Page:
In our weekly Fine Print Alert we call out any good news from the financial community and shine a spotlight on any sneaky changes in the fine print. We also share our favorite reads from the week.
FINE PRINT ALERT
Citibank Forced to Rely Less on ChexSystems…
Attorney General of New York reached an agreement with Citibank. Citibank will consult Chex for anti-fraud purposes, but the bank is altering its use of negative information going forward. Citi has promised it will no longer refuse to open a bank account because of minor errors, like isolated examples of bounced checks or overdrafts.
Look At The Top Scams of 2014 to Prepare for 2015…
The National Consumers League (NCL) recently released the top scams of 2014, ranking the overall top ten scans as well as the top scams by category. It should come as no surprise that Internet scams featuring general merchandise sales took the top spot with 26.32% of total scams in 2014. People fall victim to this rouse when crooks offer the sale of a good and item is paid for and never delivered or misrepresented. Prize, sweepstakes and free gifts were the second place scam with “Phantom Debt” skyrocketing up to fourth place and check scams dropping from first to third.
Fraudster phones a consumer to demand payment on an old debt (aka phantom debt), which likely never existed in the first place. The crook will threaten jail time and legal action. If you receive this call and are unsure if it could be real, hang up and look to see if you have an item in collections.
You can read the full report from the NCL here.
Credit Report Disputes Going Unresolved…
Finding an error on your credit report is relatively common. The reason can be as innocent as misreporting because someone shares your name or a clerk mistyping your Social Security Number. It can also be the result of a villainous act like identity theft. Regardless of the reason, disputing incorrect information on a credit report can lead to a consumer nightmare.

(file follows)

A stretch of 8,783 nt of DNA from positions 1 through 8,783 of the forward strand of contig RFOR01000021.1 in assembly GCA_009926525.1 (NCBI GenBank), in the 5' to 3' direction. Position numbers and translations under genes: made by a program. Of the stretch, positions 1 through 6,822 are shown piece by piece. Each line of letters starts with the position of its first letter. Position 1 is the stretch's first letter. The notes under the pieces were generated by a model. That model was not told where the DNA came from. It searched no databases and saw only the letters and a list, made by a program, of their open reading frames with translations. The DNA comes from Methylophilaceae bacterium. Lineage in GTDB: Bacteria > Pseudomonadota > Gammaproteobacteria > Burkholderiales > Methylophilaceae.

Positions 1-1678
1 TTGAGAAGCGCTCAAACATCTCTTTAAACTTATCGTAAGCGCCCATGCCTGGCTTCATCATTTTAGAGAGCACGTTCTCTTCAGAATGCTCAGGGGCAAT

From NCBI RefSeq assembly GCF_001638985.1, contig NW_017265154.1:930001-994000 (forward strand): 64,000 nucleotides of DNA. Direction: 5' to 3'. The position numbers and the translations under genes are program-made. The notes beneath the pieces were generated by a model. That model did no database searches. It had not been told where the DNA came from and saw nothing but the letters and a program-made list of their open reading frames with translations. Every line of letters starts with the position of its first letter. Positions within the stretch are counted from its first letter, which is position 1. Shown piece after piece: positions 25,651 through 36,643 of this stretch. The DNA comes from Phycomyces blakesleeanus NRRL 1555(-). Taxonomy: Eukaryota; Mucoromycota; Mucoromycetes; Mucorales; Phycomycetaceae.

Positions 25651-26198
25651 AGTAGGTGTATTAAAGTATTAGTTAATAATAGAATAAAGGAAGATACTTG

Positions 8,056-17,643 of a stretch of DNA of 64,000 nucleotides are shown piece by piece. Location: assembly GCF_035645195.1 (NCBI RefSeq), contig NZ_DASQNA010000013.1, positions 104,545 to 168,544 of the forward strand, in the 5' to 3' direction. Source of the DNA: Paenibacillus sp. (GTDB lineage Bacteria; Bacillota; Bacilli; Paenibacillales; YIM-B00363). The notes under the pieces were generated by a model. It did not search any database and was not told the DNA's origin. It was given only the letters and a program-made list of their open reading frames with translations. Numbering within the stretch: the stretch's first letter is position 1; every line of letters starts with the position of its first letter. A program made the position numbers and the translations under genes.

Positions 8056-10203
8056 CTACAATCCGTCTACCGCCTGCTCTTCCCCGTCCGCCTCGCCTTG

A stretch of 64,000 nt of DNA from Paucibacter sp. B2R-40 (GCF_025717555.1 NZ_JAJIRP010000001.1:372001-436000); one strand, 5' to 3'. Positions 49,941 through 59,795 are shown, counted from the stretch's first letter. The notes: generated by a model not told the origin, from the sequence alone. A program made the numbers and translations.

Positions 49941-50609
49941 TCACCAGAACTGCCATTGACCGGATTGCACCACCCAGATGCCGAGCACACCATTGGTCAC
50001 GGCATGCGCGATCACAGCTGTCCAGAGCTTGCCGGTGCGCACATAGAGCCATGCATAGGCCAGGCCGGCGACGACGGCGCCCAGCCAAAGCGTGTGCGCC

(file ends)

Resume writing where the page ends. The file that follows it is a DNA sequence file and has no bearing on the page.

A recently released FTC report followed up with survey participants from a 2012 report that had unresolved disputed and found the following:
- 69% of people believe there is still an error, while the other 31% agree that there was no error to begin with and thus agreed with the CRA’s finding
- Of those who believe there is still an error, only 45% plan to continue their credit report dispute
- 41% of people were not contacted at all by the bureau after filing their credit report dispute
- Of those who did get notified, 48% of them received no reason provided as to why there was a modification in the credit bureau’s response
- Of this who still believe there is an error but are giving up on their dispute, only 20% are giving up because they don’t think it’s hurting them or aren’t looking for credit. 42% are giving up because it’s too hard, or the time sink is fruitless
FAVORITE READS FROM AROUND THE WEB
Want to lose weight? Get on a budget – It’s almost the end January. How’s it going with those New Year’s resolutions? The most common goals people set at the start of the year are to lose weight and to get their finances in order — two seemingly distinct areas for improvement. Now a survey from TD Bank suggests they may go hand in hand. Jonnelle Marte of the Washington Post discusses why physical and financial health just may go hand-in-hand.
How Your Workplace Can Help You Manage Money – Funches’ experience [taking a financial education class] is an increasingly common one, as more companies are incorporating financial education into their workplace benefits. A big driver of this movement is the realization that many employees are feeling financially stressed, and the understanding that reducing their stress levels can increase their performance. Kimberly Palmer of US News & World Report details why employers should offer financial education courses and why employees should take advantage.
4 Reasons Zero-Sum Budgets Are Awesome – One of my clients hasn’t paid me in three weeks. Another just asked for additional work, which was fine, but it means that my invoice will be late. Meanwhile, my website made considerably less money this month than last month, meaning my income projections for January are going to be off. But pssshhhttt…. I don’t care, even though most people I know would be freaking out. Why? Because I use a zero-sum budget. That’s why. Read why Holly uses a zero-sum budget, and what exactly that means, on her blog Club Thrifty.